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This article provides an overview of new laws that are set to be enacted on January 1st that impact civil cases. We cover changes to civil causes of action, rather than criminal law.

What changes in the law are in store for Illinois residents for 2022? This article provides an overview of new laws that are set to be enacted on January 1st that impact civil cases. We cover changes to civil causes of action, rather than criminal law. The Illinois legislature was able to get more than 200 hundred bills passed into law by Governor J.B. Pritzker. This article will focus on major civil litigation changes and is not meant to be exhaustive, but a cursory glance at the changes in civil litigation matters.  

New Illinois Appellate Court District

One of the biggest changes for 2022 is the redistricting of the Fourth Appellate Circuit. The Appellate Courts have not been changed since their inception in 1964. The newly re-dran 4th District impacts Northwestern Illinois that covers nearly 275 miles. The 4th District will convene in Springfield. The new Fourth District now includes Peoria County and the counties including the Quad Cities. DuPage County and Winnebago County will now be included in the Fourth District, moving from the Second District.  

Probate and Estate Planning Changes in Illinois

Public Act 102-377 institutes a new statute of repose for estate planning attorneys. A statute of repose is similar to a statute of limitations. Under a statute of repose, certain legal claims will be barred if they are not brought within a specific time frame. Under the new law, if an individual wants to bring an estate planning malpractice claim against an attorney that practices in estate planning, there is now a six-year time limit. If an action is not brought within the six-year period, the claim against the attorney will not be able to proceed due to the statute of repose.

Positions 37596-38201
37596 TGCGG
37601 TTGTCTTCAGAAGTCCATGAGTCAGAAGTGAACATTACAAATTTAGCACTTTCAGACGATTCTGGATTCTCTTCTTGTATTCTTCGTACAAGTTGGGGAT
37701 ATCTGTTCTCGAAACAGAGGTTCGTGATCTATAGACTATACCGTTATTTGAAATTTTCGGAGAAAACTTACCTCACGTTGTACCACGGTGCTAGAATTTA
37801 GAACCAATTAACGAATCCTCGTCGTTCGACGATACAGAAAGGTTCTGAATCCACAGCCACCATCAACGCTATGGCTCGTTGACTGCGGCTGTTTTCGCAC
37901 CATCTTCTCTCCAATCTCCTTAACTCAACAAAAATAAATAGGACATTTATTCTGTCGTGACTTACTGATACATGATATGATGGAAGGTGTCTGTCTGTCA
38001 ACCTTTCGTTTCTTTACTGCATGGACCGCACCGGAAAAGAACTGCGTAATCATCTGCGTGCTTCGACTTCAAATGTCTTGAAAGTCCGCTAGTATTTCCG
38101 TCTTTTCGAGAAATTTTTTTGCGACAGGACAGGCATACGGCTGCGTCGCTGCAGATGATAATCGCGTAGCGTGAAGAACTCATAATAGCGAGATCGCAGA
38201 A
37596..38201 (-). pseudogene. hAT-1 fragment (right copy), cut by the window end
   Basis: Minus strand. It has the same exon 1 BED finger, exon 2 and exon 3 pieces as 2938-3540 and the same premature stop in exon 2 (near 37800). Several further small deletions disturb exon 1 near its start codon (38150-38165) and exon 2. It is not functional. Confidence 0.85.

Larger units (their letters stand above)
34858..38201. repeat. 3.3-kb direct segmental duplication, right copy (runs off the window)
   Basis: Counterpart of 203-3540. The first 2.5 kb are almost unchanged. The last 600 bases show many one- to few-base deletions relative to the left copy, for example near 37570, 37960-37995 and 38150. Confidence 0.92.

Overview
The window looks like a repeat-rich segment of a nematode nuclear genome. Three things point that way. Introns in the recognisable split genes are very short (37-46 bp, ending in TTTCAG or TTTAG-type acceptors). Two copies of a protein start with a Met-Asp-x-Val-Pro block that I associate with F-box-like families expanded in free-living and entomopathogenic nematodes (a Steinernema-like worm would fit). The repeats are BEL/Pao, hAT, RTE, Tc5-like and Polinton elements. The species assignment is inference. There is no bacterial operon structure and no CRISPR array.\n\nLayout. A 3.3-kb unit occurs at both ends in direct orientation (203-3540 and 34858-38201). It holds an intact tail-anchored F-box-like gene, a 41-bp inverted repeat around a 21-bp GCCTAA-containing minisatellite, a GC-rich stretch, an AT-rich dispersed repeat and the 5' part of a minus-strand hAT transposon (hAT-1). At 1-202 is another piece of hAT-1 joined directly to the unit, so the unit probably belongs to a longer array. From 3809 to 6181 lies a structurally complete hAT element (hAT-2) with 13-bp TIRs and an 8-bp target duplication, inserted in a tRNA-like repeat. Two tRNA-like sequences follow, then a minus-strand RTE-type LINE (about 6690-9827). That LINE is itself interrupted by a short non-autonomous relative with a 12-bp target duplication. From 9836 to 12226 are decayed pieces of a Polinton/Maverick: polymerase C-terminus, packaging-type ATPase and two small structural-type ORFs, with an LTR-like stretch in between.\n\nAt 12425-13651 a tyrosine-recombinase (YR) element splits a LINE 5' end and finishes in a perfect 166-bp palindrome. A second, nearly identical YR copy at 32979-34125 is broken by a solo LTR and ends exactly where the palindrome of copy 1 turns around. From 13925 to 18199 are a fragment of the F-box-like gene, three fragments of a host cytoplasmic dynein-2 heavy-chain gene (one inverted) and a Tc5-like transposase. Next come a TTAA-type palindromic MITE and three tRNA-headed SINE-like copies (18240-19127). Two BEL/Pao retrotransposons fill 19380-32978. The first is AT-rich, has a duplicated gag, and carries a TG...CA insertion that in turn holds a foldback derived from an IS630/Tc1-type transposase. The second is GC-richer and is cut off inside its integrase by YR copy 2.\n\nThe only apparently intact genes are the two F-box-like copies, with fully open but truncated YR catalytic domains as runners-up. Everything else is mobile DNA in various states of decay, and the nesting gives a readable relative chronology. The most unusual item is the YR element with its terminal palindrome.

The Electronic Wills and Remote Witness Act

Public Act 102-167 was passed in response to the COVID-19 pandemic and to bring the law into harmony with the seismic shift that the pandemic has caused. This act allows for probate of electronic wills and wills that were witnessed over telecommunication means, such as Zoom for such purposes. The act also allows for documents other than wills to be executed and witnessed through Zoom and other telecommunication services. This act comports with drastic change in the legal landscape as the COVID-19 pandemic is entering its second year of impairing traditional face-to-face meetings and in-person court sessions.

Changes to the Adult Guardianship Act in Illinois

Public Act 102-72 brings about some clarifying changes to adult guardianship provisions.

  • One of the changes is that separate guardians may now be appointed for the person and the estate of the person;
  • If an individual seeks to revoke a Power of Attorney for an alleged disabled person, the individual must follow the guidelines listed in the Illinois Power of Attorney Act;
  • The change in the law permits guardians, with court approval, may seek reasonable compensation.  

For more information on adult guardianship laws, read our article Illinois Adult Guardianship FAQs.

New Real Estate Covenants in Illinois

Before the advent of the Civil Rights movement, many residential property sellers used restrictive covenants to prevent people from living in certain neighborhoods based on their religious affiliation, race or ethnicity, sexual orientation, and other discriminatory factors. Some of these restrictive covenants remain on file with the local county recorder’s office. Public Act 102-110 voids these restrictive covenants under the Illinois Human Rights Act.

Property owners that learn that there are unlawful restrictive covenants recorded at the local county recorder can now seek to modify the restrictive covenants with the recorder’s office. The local county recorder will then forward the case to the local State Attorney's office to determine if the restrictive covenant does violate the Illinois Human Rights Act. If a violation is found, the local recorder will record a modification that removes the offending covenant.